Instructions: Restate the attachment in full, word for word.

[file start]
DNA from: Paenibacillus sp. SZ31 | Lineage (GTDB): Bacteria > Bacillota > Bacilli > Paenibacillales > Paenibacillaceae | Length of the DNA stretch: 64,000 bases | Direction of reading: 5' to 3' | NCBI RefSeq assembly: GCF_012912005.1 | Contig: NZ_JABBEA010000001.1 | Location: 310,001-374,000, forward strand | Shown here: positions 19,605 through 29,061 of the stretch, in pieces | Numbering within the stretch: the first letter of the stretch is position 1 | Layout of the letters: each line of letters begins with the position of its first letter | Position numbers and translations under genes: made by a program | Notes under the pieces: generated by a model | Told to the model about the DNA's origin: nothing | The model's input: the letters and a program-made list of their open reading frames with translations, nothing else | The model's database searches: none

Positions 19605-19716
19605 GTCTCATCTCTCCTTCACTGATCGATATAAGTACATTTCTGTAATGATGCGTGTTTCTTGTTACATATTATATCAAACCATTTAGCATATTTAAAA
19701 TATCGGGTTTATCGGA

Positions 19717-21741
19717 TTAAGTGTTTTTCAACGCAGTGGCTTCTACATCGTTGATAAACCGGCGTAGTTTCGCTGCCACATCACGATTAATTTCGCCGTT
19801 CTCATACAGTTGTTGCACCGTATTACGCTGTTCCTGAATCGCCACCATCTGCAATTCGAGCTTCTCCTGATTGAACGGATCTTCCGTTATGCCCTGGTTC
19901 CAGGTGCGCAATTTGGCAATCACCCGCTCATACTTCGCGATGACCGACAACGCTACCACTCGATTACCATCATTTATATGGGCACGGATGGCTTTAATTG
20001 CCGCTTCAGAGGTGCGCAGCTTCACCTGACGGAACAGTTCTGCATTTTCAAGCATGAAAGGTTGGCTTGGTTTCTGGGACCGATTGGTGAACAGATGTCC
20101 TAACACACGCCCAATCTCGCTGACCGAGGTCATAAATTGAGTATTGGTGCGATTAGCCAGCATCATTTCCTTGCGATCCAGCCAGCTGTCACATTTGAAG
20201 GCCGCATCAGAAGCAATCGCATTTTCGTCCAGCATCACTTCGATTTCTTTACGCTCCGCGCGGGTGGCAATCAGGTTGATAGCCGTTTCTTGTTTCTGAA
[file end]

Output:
DNA from: Paenibacillus sp. SZ31 | Lineage (GTDB): Bacteria > Bacillota > Bacilli > Paenibacillales > Paenibacillaceae | Length of the DNA stretch: 64,000 bases | Direction of reading: 5' to 3' | NCBI RefSeq assembly: GCF_012912005.1 | Contig: NZ_JABBEA010000001.1 | Location: 310,001-374,000, forward strand | Shown here: positions 19,605 through 29,061 of the stretch, in pieces | Numbering within the stretch: the first letter of the stretch is position 1 | Layout of the letters: each line of letters begins with the position of its first letter | Position numbers and translations under genes: made by a program | Notes under the pieces: generated by a model | Told to the model about the DNA's origin: nothing | The model's input: the letters and a program-made list of their open reading frames with translations, nothing else | The model's database searches: none

Positions 19605-19716
19605 GTCTCATCTCTCCTTCACTGATCGATATAAGTACATTTCTGTAATGATGCGTGTTTCTTGTTACATATTATATCAAACCATTTAGCATATTTAAAA
19701 TATCGGGTTTATCGGA

Positions 19717-21741
19717 TTAAGTGTTTTTCAACGCAGTGGCTTCTACATCGTTGATAAACCGGCGTAGTTTCGCTGCCACATCACGATTAATTTCGCCGTT
19801 CTCATACAGTTGTTGCACCGTATTACGCTGTTCCTGAATCGCCACCATCTGCAATTCGAGCTTCTCCTGATTGAACGGATCTTCCGTTATGCCCTGGTTC
19901 CAGGTGCGCAATTTGGCAATCACCCGCTCATACTTCGCGATGACCGACAACGCTACCACTCGATTACCATCATTTATATGGGCACGGATGGCTTTAATTG
20001 CCGCTTCAGAGGTGCGCAGCTTCACCTGACGGAACAGTTCTGCATTTTCAAGCATGAAAGGTTGGCTTGGTTTCTGGGACCGATTGGTGAACAGATGTCC
20101 TAACACACGCCCAATCTCGCTGACCGAGGTCATAAATTGAGTATTGGTGCGATTAGCCAGCATCATTTCCTTGCGATCCAGCCAGCTGTCACATTTGAAG
20201 GCCGCATCAGAAGCAATCGCATTTTCGTCCAGCATCACTTCGATTTCTTTACGCTCCGCGCGGGTGGCAATCAGGTTGATAGCCGTTTCTTGTTTCTGAA